The change was mostly attributed to the bigger spring wheat and durum wheat crop in Canada that was announced last week. Total wheat production in Canada was pegged by StatsCan last week at 30 million tonnes so the USDA just matched it this go around. That’s up 3 million tonnes from the USDA’s previous estimate. European production was also raised by 1 million tonnes to now sit 152.5 million tonnes. The balance sheet was unchanged in Australia and Argentina, which is a bit surprising given some of the changes there in other estimates, especially Australia.

While the USDA did raise exports out of Canada (+1 million tonnes to 22 million tonnes), Russia (+500,000 tonnes to 33.5 million), Ukraine (+500,000 tonnes to 17 million), it did drop US exports by 680,000 tonnes. This was somewhat expected though given slower US wheat exports this year.

More specifically, the USDA dropped their forecast for 2017/18 American wheat exports by 25 million bushels to now sit at 975 million bushels (or 26.54 million tonnes.) What this all adds up to is another new record carryout of 268.4 million tonnes. The last record was set last year at 255.3 million tonnes.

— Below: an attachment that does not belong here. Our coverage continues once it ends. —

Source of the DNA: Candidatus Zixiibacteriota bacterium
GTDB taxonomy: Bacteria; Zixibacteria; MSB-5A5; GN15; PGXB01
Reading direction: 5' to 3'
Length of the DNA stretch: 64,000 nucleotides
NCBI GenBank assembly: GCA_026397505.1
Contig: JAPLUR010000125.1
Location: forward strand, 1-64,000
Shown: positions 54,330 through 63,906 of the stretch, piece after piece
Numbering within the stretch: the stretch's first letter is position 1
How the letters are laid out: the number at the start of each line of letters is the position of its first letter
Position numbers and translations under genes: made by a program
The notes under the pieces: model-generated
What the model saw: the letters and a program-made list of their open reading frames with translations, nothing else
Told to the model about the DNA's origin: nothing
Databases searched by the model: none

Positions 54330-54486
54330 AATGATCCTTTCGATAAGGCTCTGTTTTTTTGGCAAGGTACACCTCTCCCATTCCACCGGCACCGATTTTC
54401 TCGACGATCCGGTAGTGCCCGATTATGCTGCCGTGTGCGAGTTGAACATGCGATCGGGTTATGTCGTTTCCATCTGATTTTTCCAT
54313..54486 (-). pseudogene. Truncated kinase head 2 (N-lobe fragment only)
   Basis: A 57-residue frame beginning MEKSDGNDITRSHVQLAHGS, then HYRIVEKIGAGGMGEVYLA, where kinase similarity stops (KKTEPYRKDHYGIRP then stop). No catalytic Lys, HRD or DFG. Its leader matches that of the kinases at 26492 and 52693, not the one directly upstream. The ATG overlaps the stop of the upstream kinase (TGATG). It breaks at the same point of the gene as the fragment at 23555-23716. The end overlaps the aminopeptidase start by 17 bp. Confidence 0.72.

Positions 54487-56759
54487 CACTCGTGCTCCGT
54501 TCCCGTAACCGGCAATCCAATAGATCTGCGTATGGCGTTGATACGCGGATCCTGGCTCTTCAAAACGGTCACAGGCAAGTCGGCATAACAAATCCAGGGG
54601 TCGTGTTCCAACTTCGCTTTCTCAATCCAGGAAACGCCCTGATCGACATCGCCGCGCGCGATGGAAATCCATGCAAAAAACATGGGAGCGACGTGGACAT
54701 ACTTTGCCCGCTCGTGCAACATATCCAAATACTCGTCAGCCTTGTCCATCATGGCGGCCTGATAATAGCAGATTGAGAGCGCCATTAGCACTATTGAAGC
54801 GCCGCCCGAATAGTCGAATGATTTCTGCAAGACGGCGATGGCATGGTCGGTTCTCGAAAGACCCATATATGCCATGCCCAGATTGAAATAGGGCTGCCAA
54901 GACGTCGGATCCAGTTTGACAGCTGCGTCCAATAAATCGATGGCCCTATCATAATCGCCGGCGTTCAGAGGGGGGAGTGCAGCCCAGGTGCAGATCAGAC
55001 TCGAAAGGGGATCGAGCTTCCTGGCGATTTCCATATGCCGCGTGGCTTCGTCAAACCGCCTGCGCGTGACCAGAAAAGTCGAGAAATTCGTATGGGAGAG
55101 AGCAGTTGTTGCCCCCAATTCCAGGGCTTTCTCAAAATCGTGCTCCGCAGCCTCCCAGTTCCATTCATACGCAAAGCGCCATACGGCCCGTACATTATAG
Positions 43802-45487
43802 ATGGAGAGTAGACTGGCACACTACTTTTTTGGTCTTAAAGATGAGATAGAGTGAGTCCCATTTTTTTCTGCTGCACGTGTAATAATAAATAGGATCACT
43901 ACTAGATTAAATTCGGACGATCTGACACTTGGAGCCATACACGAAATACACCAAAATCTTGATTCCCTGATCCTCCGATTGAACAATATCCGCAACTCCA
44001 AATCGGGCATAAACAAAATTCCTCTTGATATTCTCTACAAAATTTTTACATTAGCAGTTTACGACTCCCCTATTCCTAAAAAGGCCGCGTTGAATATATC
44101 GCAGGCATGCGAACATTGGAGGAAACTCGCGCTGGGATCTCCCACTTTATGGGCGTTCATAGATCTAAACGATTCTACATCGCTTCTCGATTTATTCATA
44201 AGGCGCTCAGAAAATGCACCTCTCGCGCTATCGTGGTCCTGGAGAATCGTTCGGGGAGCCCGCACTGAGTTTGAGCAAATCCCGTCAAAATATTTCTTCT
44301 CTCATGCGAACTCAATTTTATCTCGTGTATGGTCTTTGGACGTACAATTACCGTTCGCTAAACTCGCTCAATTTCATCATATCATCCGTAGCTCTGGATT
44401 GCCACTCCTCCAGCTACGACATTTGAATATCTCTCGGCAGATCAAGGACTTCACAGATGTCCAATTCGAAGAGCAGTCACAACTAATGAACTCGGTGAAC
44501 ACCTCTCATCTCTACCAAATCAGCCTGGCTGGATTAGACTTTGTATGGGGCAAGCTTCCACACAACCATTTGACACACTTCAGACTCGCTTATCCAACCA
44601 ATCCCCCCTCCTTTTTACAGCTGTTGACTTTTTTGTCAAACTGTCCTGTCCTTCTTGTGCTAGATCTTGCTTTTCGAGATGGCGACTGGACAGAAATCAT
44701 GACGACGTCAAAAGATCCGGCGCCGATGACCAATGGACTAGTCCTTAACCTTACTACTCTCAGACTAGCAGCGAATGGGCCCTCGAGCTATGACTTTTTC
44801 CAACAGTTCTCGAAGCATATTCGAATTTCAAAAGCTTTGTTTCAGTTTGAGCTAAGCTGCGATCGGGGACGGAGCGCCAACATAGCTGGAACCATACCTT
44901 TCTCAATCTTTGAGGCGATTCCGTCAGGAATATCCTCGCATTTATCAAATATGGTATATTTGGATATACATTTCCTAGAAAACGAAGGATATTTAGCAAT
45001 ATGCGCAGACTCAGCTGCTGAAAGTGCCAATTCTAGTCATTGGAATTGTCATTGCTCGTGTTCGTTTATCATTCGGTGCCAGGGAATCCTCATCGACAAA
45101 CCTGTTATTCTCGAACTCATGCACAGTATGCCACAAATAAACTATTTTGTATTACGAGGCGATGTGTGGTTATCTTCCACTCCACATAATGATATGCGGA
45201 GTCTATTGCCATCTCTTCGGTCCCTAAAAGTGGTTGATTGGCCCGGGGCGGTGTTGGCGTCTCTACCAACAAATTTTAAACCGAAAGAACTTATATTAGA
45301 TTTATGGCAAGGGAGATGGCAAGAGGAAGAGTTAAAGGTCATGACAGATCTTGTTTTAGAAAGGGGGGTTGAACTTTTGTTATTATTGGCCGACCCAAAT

Corn got the only bullish news in terms of more ethanol being produced (which, in turn, means more corn demand.) Corn-for-ethanol raised by 50 million bushels whereas U.S. corn exports were left unchanged at 1.925 billion bushels. This explains the 50 million bushel decline in U.S. corn ending stocks, dropping from 2.487 billion bushels a month ago to 2.437 billion bushels in this month’s estimates. The average pre-report trade guesstimate was at 2.478 billion

Ultimately, we’ll take the 50 million bushel increase in U.S. corn demand.There’s will still be nearly 2.5 billion bushels left in the pipeline by the end of 2017/18 though. Globally, corn ending stocks were raised to just over 204 million tonnes. It was a similar sentiment in South America as Brazilian corn production stayed at 95 million tonnes. In Argentina, the number kept at 42 million tonnes.

Overall, this year’s December WASDE was much like many of its predecessors: insignificant. To the January 2018 WASDE we go!